The Supreme Court on Friday asked the Centre to ensure there is no smog in Delhi as it was informed that the commission on air quality management has started functioning from today.
The pollution problem has to be dealt with by the executive as it has the power, money and resources for this, a bench headed by Chief Justice S.A. Bobde observed and posted the pleas related to air pollution in the Delhi-national capital region (NCR) for hearing on December 8.
The Centre on Thursday appointed former Delhi chief secretary of Delhi M.M. Kutty as the chairperson of the Commission for Air Quality Management (AQM) in the National Capital Region and Adjoining Areas.
Solicitor General Tushar Mehta informed the bench, also comprising Justices A.S. Bopanna and V. Ramasubramanian, that the commission will start functioning from Friday and the government has appointed its members.
“The only thing is that you ensure that there is no smog in the city. We are not concerned with commission. There are many commissions and many brains are working but just ensure that there is no smog in the city,” the bench said.
“We are a court of law. This is a problem that has to be dealt with by the executive. They have the money, the power, and the resources for this. We are not abdicating our responsibility or functions but understand this, we have some limitations,” the bench observed after one of the counsel referred to the situation of pollution in Delhi.
Mehta told the bench that the government is taking all efforts on war footing to deal with the situation.
Senior advocate Vikas Singh, appearing for petitioner Aditya Dubey who has raised the issue of pollution caused due to stubble burning in neighbouring states of Delhi, said the chairman of the commission is a bureaucrat and it could have been a retired judge of the HC.
“There is no member from the Union health ministry,” Singh said, adding that pollution is linked to health issues.
The bench said the commission can talk to anybody in the country.
Singh contended that there is no classification of offense in the recent ordinance on air pollution and the Rs 1 crore fine and five-year jail term is a little bit arbitrary.
The bench asked whether all offenses in the ordinance are non-cognizable. Singh said these are cognizable.
The top court told Mehta that there is no grading of offense to which he said he would like to respond to it.
“We don't want to advise. These are all knowledgeable people and there are NGO people also,” the bench said.
Mehta pointed out that there are experts from the field besides members from NGOs in the newly created commission and they will all start working from Friday.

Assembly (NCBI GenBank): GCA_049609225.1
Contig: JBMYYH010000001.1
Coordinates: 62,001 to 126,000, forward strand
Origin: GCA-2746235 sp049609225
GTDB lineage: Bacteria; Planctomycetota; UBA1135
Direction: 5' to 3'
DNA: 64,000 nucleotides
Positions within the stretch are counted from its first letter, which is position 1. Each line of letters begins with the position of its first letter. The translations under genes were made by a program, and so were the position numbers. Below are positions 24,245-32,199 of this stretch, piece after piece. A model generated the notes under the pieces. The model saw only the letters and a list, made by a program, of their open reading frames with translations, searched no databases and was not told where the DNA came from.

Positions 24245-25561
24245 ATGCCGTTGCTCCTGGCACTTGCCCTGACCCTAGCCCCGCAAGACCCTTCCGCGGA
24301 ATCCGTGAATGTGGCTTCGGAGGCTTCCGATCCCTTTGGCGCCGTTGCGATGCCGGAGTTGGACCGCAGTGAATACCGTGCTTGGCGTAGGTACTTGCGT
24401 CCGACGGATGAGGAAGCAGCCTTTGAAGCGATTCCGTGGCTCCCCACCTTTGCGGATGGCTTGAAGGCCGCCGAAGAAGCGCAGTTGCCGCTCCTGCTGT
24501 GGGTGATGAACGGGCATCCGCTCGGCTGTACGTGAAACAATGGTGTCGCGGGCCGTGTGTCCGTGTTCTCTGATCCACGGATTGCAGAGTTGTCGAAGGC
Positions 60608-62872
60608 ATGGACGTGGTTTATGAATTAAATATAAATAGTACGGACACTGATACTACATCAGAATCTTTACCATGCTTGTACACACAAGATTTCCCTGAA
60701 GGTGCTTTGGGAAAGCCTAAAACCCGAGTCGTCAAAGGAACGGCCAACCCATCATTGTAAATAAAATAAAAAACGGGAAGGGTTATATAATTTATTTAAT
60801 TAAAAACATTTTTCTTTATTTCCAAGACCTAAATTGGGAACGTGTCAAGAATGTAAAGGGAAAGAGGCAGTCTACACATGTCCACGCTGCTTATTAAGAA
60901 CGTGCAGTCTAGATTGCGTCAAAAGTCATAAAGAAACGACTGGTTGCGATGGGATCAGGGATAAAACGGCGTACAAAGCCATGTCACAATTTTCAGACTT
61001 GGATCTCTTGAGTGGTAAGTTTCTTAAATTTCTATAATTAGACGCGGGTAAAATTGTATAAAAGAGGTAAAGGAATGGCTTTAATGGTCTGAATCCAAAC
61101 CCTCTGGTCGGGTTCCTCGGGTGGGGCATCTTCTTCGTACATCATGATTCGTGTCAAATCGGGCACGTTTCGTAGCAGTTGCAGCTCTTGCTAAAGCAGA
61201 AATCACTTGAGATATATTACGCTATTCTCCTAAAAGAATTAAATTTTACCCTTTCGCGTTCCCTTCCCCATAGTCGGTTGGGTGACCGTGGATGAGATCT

Singh added that the situation today is almost of a public health emergency and something drastic needs to be done.
He said by the time court will reopen after vacation, the current situation may all be over.
The bench said that it will keep the matter on reopening after the Diwali vacation.
On October 29, the top court was informed by the Centre that it has come out with an ordinance on curbing pollution and it has been promulgated already.
The top court had said that it would have to look at the Ordinance before passing any direction in the matter which has raised issues regarding pollution caused due to stubble burning in neighbouring states of Delhi.
The apex court had on October 26 kept in abeyance its earlier order appointing one-man panel of retired apex court judge Justice Madan B Lokur to monitor the steps taken by neighbouring states to prevent stubble burning which is a major cause of pollution in the Delhi-national capital region (NCR).
“We would like you to stop using your beautiful cars. Which you won't. We should all go about on bikes -- not motorbikes but bicycles,” the CJI had observed.
Earlier, the apex court had kept in abeyance its October 16 order appointing one-man panel of Justice (retd) Lokur while considering the Centre’s stand that it is coming out with comprehensive legislation to deal with air pollution, including the aspect of stubble burning.
Mehta had told the bench that the Centre has taken a “holistic view” of the matter and the draft of the proposed law on curbing pollution would be submitted in the apex court within four days.
In its October 16 order, the top court had directed the deployment of National Cadet Corps, National Service Scheme, and Bharat Scouts and Guides for assisting in the monitoring of stubble burning in the agricultural fields of Punjab, Haryana, Uttar Pradesh, and Delhi-NCR, saying all it wants is that “people of Delhi-NCR can breathe fresh air without any pollution”.
It had raised concern over the worsening air quality in Delhi-NCR and appointed one-man panel of Justice (retd) Lokur to monitor the steps taken by the neighboring states to prevent stubble burning while brushing aside objections of the Centre, Uttar Pradesh, and Haryana.
During his tenure as an apex court judge, Justice Lokur who headed the social-justice bench had dealt with pollution matters which included the aspect of stubble burning.
The top court is also hearing a separate plea filed in 1985 by environmentalist M C Mehta on air pollution and had last year even taken a suo motu note of an alarming rise in air pollution in Delhi-NCR where several directions have been passed with regard to stubble burning.